If we want to stabilize atmospheric CO2 at 450 ppm around 2050 — the minimum necessary, which still might carry major impacts — we need to achieve at least 2 percent average annual net reductions in emissions, globally, starting in two years. Not only do the near term emissions reductions matter the most, but it will get easier, not harder, as we go along. Solar PV and solar thermal are likely to become cheaper than new coal plants in a decade or so. They will also probably become cheaper than wind around the same time, and together these resources will make it possible to eliminate about three quarters of fossil generation.

It may be possible to exceed the 2 percent rate. But the only way to know that is to achieve 2 percent first. Nothing weaker than 2 percent is particularly worth talking about, and anything stronger is very hard to achieve. Also, any strategy to reduce CO2 emissions must address ongoing growth. While there are many reasons to believe the rate of new growth will change, as it has done historically, it is at present about 1.5 percent per year. Thus a 2 percent annual net reduction in today’s world means a 3.5 percent gross reduction.

This series discusses the implications of this goal for the U.S. electric industry.

Based on available response technologies, it is clear that a steady annual rate of emissions reductions is more practical than any alternative. Our ability to respond to global warming is constrained by the rate at which we build things. We can make every new residential and commercial building a zero energy building, but we can’t build them at twice the normal rate. We can build renewable technologies, but we can’t expect to build manufacturing facilities to replace the entire nation’s electric supply in five or ten years — that will result in a huge investment in factories that will become idle in five or ten years. It is true that solving global warming is serious enough that we ought not be bound by conventional economic perspectives, but it is not true that we can create a national consensus to do the massively dramatic stuff faster than we can get the ball rolling with conventional fiscal prudence. First things first.

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Efficiency potential is large enough to permit net reductions today. It’s hard to measure a negawatt, but not impossible to make good estimates of the real efficiency potential. By one informed account [PDF], energy efficiency has been responsible for 77 percent of all new energy resources added to the U.S. economy since 1970. Even a simplistic approach, dividing energy consumption by Gross Domestic Product, suggests that efficiency has produced half of all new energy resources since then.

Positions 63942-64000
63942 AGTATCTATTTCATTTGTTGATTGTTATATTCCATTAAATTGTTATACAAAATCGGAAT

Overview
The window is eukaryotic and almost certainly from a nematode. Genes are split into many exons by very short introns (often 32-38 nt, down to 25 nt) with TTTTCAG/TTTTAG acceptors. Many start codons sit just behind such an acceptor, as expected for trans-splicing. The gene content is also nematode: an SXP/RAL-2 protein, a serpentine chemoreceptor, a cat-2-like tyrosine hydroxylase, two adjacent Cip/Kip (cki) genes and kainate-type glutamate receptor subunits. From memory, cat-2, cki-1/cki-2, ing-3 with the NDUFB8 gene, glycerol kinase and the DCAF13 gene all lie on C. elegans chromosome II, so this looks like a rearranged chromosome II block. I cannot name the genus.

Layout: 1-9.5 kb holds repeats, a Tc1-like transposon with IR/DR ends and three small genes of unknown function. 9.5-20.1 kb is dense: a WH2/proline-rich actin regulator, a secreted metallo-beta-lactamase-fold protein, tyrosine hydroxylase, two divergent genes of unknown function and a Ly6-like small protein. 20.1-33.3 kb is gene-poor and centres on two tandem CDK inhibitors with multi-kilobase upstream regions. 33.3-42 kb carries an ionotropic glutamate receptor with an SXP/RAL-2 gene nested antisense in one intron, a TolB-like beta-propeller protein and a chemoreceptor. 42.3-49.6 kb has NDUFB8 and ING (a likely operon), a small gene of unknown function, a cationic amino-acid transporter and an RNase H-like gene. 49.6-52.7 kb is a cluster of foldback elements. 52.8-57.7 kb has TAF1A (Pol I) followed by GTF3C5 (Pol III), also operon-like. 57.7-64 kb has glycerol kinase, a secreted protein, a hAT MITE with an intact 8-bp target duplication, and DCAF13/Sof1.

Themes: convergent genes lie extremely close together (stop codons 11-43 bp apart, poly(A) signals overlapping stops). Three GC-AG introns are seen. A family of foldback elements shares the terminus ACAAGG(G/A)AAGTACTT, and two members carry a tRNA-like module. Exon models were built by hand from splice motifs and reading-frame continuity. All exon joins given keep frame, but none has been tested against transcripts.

Utility or end-use efficiency programs are being run in three states, at about 2 percent of load displacement per year. Since the nation’s electric consumption grows at something less than 1.5 percent per year, these programs have the potential to eliminate all new growth, but not to cause a net reduction of 2 percent per year. However, by aggressively pursuing waste energy through technologies like combined heat and power (capturing waste heat from industrial processes and generating electricity, or alternately, capturing the waste heat from electric generation and using it to displace fossil fuel used for heat or process steam), it is a simple matter to identify a strategy which could cause 2 percent net reductions in electric sector emissions within a couple of years.

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Many people argue that efficiency reduces energy costs and therefore increases consumption. The principle is real, but a much smaller factor than would be required to overcome the ongoing global shift in energy prices in 2008. In the 1980s, the full implementation of the U.S. CAFE standards coincided with a global glut of energy production caused by massive investment in new production facilities. This led some people to believe that efficiency caused low prices and therefore increased consumption, but it is unrealistic to expect a repeat of those circumstances.

If we take an economic dispatch approach to solving climate change — meaning we do the cheap stuff most aggressively and first — it is unlikely we will ever need nuclear power or carbon sequestration. A number of reports have produced carbon free resource graphs like the one below from TVA [PDF]:

TVA abatement opportunities

This particular graph assigns an unrealistically low cost to new nuclear power plants (it is probably pretty on-target for repowering existing nukes, particularly the TVA nukes). It also grossly underestimates potential for carbon reduction from building shell insulation and heat transfer modifications, which have the potential to eliminate about half of all CO2 in the U.S. using cost-effective means in this sector alone.